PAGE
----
[Editor’s Note: Petrangelo succeeded, and to date has cashed for more than $32 million, mostly in high roller events.]

CT: Were you curious about what information he had been learning and applying as he started having more success?

JJ: I would say everything was more grounded in theory with Nick, and the concept of balancing was more critical. When you’re thinking about exploiting, you’re going to do it because this player doesn’t understand the situation. But when your opponent is playing a little bit more robotic, you can’t make this kind of soul read and say – they never have a huge hand there when they call.

The concept of balancing was becoming more universal and not just something that a few of the best players were employing. As balancing ranges became more common, exploitative strategies became less effective, and that had been the crux of my strategy approach previously.

CT: What was the turning point in your conversations with Nick that brought your passion back for the game?

JJ: It was last summer. Nick had convinced me to go to Cyprus to play the Triton events. I decided I finally had a real reason to put in a lot of study effort, as I was going to be playing with the big boys. The studying became very applicable again. Because these players are good, I can’t just kind of run them over with rudimentary exploits.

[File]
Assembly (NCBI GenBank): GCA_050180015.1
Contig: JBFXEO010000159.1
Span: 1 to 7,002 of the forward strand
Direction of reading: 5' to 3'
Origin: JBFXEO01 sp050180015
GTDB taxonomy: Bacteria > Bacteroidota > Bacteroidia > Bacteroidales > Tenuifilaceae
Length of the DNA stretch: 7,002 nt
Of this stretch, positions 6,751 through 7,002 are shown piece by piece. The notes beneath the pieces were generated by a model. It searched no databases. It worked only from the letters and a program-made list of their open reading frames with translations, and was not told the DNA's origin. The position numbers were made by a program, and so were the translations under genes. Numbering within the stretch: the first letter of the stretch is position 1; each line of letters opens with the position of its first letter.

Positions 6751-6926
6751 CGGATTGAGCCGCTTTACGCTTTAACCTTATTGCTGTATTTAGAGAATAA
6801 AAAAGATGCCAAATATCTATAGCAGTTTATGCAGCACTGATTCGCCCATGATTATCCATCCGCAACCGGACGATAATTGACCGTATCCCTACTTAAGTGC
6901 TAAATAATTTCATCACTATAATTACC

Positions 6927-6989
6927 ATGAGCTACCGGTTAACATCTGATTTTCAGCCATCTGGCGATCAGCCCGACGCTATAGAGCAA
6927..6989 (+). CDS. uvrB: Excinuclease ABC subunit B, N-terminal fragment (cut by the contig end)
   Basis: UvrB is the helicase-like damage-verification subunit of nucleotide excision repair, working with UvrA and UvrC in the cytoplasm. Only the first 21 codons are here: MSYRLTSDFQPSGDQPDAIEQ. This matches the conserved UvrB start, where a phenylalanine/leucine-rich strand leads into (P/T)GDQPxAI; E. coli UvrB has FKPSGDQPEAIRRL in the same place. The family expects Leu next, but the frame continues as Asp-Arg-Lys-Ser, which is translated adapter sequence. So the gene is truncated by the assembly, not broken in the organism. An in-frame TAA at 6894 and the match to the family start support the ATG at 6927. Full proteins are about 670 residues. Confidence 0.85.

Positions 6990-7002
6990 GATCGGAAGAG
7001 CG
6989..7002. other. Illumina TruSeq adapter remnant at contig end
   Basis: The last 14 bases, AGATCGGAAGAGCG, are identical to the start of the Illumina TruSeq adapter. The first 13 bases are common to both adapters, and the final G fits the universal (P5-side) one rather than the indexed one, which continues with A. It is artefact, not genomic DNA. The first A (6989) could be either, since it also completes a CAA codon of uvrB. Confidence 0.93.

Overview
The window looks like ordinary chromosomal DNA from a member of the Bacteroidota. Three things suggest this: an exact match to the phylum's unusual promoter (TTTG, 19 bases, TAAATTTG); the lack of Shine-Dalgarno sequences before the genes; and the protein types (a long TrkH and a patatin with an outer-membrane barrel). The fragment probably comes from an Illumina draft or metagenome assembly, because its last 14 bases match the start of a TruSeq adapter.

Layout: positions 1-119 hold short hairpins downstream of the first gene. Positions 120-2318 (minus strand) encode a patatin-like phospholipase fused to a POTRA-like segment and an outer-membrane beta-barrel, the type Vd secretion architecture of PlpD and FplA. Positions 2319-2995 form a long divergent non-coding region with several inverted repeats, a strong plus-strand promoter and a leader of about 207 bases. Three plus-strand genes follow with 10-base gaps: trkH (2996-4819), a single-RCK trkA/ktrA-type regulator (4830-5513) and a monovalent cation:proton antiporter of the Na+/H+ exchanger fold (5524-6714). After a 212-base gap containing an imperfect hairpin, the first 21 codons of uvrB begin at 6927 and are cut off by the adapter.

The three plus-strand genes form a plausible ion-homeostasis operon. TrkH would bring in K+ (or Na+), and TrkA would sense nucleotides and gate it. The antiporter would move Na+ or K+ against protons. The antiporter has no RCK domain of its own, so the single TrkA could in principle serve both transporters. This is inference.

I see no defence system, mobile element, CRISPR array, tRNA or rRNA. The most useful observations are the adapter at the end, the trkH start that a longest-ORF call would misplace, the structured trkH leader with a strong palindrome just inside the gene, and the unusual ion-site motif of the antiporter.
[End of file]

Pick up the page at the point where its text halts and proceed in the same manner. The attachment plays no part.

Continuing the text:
It gave me the motivation I’d been lacking to try to improve as a player. That was a real turning point for me. I enjoyed the game again. The studying just felt like this esoteric endeavor in the past. I don’t reasonably need as much studying or solver material to play my best game in a $3,500 WPT event. [Editor’s Note: Jaffe won the CAD$3,500 WPT Montreal main event in 2014.]

But if I’m going to play $700,000 in buy-ins against the best players in the world, I’m going to need to know my shit.

CT: Can you share some of what you were focusing on?

JJ: I was trying to learn heuristics for different kinds of setups. I learned to understand the difference between what 30- and 20-big blind play look like in a more nuanced way.

I was also getting very familiar with ICM (Independent Chip Model). Anyone playing the high rollers, their studying is going to be highly concentrated on ICM because that’s where the big money mistakes can happen. But also because you are in ICM situations so frequently. Making a final table is not an aberration. You’re always there, and I needed to study these scenarios more closely.

CT: Can you tell me what you have enjoyed most about being a coach.

JJ: I think one of the gratifying parts about coaching is trying to find the communication style that will work with each student. Because if they’re just looking at a solver output, it can be very daunting to try and make a pattern out of all these different shades, and looking at the grids can be pretty intimidating.

The most satisfying thing as a teacher is when you can see it click for them, and there’s a crescendo of knowledge they’re grasping. That’s very rewarding.

CT: Where do you see yourself in 20 years?

JJ: I really like writing. This past year I’ve been researching a book about the high-stakes tournament world. I’ve been interviewing a lot of players. It’s been fun. And I’ll continue to coach as long as I find that interesting. But in 20 years, I have no idea where I’ll be. I think the only thing I know is that I don’t know. ♠